Clostridial neurotoxins are proteins that are produced by the anaerobic bacteria Clostridium tetani (tetanus toxin) and Clostridium botulinum (botulinum neurotoxins). Whereas tetanus toxin (TeTx) comprises a single molecular species, different strains of Clostridium botulinum produce seven different types of botulinum neurotoxin (desig- noted BoNT A , B, CI, D, E, F, and G) that were originally differentiated using immunological methods, and that represent different proteins. TeTx and BoNTs differ in their clinical manifestations, clinical symptoms Tetanus toxin poisoning produces tetanus, i.e. muscle contractions resulting in spastic paralysis. In contrast, botulinum neurotoxins cause botulism, which is characterized by flaccid paralysis. This difference reflects differences in the anatomical level of action of these toxins. TeTx acts primarily on the CNS where it blocks exocytosis from inhibitory glycinergic synapses in the spinal cord. Loss of inhibitory control results in...

Neuromuscular Junction Preparations

Most of the general aspects of the action of clostridial neurotoxin have been established using neuromuscular junction preparations as experimental model systems (Habermann and Dreyer, 1986). The neuromuscular endplate is the principal target in the natural poisoning process of botulinum neurotoxins. As little as 0.1 nM of BoNT A is sufficient to completely block acetylcholine release within 90min (Dolly et a ., 1984 Gansel et a ., 1987). With TeTx, higher concentrations are required to achieve the same result (Dreyer, 1989). Several different neuromuscular junction preparations have been used, such as mouse hemidiaphragm, the levator auris longus muscle, the triangularis sterni nerve-muscle of mice, or the extensor digitorum longus muscle from rat. The mouse hemidiaphragm preparation is one of the most widely used systems. Inhibition of transmitter release can be conveniently monitored by recording from the muscle fiber or by measuring the strength of contraction. Furthermore,...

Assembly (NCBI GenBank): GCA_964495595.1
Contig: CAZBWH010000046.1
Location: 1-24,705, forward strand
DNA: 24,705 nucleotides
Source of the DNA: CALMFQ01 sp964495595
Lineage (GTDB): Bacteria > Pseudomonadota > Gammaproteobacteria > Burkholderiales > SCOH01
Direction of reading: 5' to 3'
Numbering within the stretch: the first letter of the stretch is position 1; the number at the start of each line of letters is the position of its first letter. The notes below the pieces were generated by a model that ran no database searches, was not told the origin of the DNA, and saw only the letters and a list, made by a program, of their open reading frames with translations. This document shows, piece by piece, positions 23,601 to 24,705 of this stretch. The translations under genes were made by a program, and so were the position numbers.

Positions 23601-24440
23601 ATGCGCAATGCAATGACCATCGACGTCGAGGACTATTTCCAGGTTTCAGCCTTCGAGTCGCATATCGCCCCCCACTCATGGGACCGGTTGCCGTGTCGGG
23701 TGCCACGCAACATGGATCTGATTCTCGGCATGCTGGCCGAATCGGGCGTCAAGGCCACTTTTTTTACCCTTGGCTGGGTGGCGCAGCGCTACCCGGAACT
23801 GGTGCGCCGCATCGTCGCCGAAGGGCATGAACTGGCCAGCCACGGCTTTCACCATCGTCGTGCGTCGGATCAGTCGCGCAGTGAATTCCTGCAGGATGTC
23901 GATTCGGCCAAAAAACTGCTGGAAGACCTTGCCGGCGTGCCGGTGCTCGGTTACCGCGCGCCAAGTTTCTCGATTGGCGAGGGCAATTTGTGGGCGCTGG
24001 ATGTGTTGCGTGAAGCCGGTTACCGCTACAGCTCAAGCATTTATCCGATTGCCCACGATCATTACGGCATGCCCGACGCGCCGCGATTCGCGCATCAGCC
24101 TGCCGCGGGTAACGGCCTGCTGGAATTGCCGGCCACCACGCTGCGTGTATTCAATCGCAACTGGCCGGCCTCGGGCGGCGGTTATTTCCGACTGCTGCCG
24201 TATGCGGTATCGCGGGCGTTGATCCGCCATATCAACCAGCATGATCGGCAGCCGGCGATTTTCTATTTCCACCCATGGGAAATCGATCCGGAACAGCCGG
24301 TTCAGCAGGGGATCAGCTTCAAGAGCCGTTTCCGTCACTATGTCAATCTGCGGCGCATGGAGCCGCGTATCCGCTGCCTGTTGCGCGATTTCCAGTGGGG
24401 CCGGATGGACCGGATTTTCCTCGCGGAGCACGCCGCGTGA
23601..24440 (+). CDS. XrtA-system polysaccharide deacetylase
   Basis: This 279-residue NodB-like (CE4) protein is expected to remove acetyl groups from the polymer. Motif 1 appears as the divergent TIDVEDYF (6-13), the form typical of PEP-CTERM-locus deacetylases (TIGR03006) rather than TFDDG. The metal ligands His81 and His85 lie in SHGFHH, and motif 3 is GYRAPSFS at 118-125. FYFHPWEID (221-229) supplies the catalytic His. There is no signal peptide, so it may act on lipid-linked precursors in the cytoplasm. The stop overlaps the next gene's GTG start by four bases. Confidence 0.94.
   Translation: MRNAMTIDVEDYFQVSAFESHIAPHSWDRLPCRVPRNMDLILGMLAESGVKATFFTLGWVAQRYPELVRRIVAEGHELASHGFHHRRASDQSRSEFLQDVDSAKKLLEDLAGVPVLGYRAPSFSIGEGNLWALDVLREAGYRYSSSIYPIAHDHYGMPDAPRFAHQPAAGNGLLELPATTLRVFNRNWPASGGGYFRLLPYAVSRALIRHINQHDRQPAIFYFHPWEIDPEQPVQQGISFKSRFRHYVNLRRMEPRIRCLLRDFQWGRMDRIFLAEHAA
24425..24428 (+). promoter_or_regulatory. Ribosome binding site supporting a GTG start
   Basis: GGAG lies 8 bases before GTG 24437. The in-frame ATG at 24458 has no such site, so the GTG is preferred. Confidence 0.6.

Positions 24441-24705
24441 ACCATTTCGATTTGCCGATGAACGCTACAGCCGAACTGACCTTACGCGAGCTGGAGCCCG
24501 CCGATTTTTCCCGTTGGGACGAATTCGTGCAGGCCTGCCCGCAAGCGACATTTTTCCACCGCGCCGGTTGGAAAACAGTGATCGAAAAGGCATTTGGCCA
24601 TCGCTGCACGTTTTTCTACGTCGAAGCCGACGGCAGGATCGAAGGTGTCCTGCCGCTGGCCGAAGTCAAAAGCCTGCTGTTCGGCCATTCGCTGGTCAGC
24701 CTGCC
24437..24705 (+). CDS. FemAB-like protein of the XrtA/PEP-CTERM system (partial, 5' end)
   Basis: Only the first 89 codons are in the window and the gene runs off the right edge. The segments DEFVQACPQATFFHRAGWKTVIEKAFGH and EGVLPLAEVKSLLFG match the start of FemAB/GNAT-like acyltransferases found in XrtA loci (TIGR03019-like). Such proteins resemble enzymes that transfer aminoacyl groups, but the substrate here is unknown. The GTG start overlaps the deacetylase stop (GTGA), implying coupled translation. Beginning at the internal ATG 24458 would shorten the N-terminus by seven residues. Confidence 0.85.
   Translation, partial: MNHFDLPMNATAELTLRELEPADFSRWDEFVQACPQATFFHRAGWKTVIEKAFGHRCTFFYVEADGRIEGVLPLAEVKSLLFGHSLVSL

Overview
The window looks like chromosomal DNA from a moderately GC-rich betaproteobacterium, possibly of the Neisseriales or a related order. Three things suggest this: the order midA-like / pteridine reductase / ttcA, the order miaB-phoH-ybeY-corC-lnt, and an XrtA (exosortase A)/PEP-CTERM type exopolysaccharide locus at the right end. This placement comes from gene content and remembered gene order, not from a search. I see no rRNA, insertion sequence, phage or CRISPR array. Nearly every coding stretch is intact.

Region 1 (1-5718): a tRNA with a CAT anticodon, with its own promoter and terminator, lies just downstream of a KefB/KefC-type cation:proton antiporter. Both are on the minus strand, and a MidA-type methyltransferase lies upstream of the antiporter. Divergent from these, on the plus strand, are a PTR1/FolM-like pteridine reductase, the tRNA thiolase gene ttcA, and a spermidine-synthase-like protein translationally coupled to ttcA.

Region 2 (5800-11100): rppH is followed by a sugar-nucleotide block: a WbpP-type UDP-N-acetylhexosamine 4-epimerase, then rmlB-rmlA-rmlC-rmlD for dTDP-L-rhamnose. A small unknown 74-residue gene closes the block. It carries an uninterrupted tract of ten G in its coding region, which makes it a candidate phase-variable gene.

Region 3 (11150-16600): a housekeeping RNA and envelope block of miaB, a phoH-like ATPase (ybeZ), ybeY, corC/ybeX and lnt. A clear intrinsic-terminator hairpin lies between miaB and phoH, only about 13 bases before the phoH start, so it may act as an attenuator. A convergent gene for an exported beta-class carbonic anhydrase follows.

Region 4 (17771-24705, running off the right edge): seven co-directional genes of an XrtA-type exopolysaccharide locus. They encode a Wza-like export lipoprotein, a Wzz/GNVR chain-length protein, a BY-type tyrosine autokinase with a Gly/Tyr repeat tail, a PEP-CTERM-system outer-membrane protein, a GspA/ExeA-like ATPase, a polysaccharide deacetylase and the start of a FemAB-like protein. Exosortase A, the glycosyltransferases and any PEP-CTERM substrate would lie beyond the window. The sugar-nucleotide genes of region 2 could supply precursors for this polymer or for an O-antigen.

Mitigation Of Effects

Nausea, vomiting, and diarrhea have been induced by ingestion of boron in humans. Some authors recommend reducing absorption of boron from the gastrointestinal tract by administration of emetics (e.g. syrup of ipecac) and cathartics (e.g. magnesium sulfate) (Stewart and McHugh 1990). Caution should be, however, taken not to induce further damage to the esophageal mucosa or to cause aspiration of the vomit into the lungs during emesis. There is disagreement regarding the efficiency of activated charcoal in preventing absorption of boron from the gastrointestinal tract following oral exposure (Ellenhorn and Barceloux 1988 Stewart and McHugh 1990). It has been suggested that activated charcoal be administered following gastric evacuation, but its effectiveness has not been established (Ellenhorn and Barceloux 1988). Administration of intravenous fluids may be required if severe dehydration or shock develop and local skin care may be necessary if skin desquamation occurs (Stewart and...

Regional Anesthesia and Other Interventions